Homes & Gardens

Home & Gardens Home & Gardens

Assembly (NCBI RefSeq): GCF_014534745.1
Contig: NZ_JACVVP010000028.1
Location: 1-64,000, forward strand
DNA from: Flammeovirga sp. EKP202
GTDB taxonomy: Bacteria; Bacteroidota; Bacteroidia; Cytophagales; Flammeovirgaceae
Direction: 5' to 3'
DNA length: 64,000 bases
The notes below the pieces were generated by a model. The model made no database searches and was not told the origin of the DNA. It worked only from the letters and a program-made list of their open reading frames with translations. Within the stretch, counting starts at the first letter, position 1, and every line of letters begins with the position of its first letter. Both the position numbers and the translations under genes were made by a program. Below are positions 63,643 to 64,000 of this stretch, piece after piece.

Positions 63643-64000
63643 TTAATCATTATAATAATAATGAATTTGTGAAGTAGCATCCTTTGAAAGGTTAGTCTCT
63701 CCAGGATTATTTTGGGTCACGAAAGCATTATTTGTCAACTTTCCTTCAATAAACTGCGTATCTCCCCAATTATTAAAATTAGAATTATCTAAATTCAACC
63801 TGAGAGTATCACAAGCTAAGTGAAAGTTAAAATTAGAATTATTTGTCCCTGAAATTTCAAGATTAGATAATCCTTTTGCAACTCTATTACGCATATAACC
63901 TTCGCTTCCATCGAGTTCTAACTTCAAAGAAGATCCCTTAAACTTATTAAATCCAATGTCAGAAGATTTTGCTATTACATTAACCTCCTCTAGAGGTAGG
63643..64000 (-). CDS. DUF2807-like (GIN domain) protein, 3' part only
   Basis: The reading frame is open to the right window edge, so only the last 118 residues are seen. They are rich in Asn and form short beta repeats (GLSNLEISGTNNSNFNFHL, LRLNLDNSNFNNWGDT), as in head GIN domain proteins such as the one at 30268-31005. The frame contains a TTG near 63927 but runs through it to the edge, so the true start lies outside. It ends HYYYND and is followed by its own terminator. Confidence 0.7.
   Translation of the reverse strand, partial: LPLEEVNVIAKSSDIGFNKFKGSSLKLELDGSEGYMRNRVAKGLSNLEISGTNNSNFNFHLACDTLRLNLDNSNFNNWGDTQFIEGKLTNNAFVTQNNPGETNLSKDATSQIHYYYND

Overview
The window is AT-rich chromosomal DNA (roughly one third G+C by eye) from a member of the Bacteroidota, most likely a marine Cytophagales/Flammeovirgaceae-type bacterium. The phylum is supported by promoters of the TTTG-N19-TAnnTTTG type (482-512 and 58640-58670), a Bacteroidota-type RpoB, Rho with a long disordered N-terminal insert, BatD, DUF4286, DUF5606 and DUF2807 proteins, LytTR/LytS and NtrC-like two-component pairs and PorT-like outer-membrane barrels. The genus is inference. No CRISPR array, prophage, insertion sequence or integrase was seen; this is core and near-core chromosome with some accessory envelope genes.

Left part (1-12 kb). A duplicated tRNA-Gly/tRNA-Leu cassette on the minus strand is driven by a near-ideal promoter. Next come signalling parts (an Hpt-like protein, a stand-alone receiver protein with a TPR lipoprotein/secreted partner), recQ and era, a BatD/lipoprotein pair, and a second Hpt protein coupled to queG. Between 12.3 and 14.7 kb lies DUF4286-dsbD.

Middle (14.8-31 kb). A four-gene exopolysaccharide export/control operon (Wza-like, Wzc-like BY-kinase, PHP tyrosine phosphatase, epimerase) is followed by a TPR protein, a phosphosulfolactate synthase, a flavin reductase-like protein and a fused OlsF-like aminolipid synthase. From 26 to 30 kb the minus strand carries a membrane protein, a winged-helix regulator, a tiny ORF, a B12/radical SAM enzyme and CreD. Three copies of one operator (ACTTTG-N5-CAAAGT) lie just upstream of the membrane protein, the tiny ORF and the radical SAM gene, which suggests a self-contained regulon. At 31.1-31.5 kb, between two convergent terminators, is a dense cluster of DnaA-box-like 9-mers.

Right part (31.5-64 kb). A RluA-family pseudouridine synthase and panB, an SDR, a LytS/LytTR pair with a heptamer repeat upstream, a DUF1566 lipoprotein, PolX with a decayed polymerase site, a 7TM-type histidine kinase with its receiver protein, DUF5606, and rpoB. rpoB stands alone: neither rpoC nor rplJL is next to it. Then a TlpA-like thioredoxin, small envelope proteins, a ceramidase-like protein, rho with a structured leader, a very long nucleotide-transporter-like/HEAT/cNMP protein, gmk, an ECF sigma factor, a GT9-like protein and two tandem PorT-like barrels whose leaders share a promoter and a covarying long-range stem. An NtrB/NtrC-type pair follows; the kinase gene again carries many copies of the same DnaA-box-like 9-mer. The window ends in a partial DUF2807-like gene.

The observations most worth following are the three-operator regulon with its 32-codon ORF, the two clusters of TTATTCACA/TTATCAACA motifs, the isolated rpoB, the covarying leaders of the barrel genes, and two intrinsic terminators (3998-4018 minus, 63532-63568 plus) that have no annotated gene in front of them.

Miriam Dominguez Guerra has forgotten the keys to her front door, but despite the fact that she's left them behind in Milan, it is not a problem. She simply telephones her builder, Bobby Jennings, who brings round a spare set in five minutes flat. Miriam is the kind of woman who transforms men into knights in shining armor. She first came to London 13 years ago and, after working in a dress shop and then in property, she became involved in interior design, working mainly for international bankers. And the maisonette in South Kensington she shares with her Italian husband Riccardo, and baby son Dylan demonstrates the sophistication of those who've travelled widely. From the generous upper floors of a listed Victorian building Miriam has created an apartment of contemporary grandeur. Walls were knocked down and rooms rearranged to provide an airy, gallery-like space for displaying the couple's collection of art and artifacts. The flat combines natural materials and neutral colors with great practicality and the occasional grand gesture. " I like simple things but with character; I don't like minimalism. It's too unforgiving," she says. The inspiration for her design derives from Spain, from the 19th-century Barcelona-based architect Antonio Gaudi and the work of Cesar Manrique, an architect who worked widely in her native Canary Islands. In her London flat, Miriam has worked with a subtle range of textures, from smooth limestone and polished wood, to rough-textured concrete. In contrast to this restrained palette is her husband's collection of vibrant 1960s Italian paintings. " I use paintings to splash the walls with color and give the apartment life" she says. For Miriam, the beautifully constructed shell should always serve as a base for something more characterful. " I adore travelling and if I see something I love, even if I don't know what to do with it, I buy it - I'll always find a use for it in the end." The elaborately carved Moroccan doors that separate the main bedroom from its en suite bathroom, for example, were in storage for two years before being used. Clever design is evident throughout the flat. In the main bathroom, for example, there are two drawers to divide machine-wash, hand-wash and dry-clean-only clothing and her door-to-ceiling B&B Italian wardrobes in the dressing room have pull-down rails to make every inch of space accessible. The furniture that Miriam designs is equally carefully considered, combining elegant forms with well-thought-out function. Her journeyman's piece is a cabinet in leather and cherrywood, with was made as a gift for her husband. As the centerpiece of the dressing room, the cabinet provided storage later on. Miriam is passionate about design and likes to work with those who feel the same, such as her builder, Bobby Jennings. "I want to work with people who truly love what they do" she says. Clearly this brings some delightful results. / Words by Lisa Freedman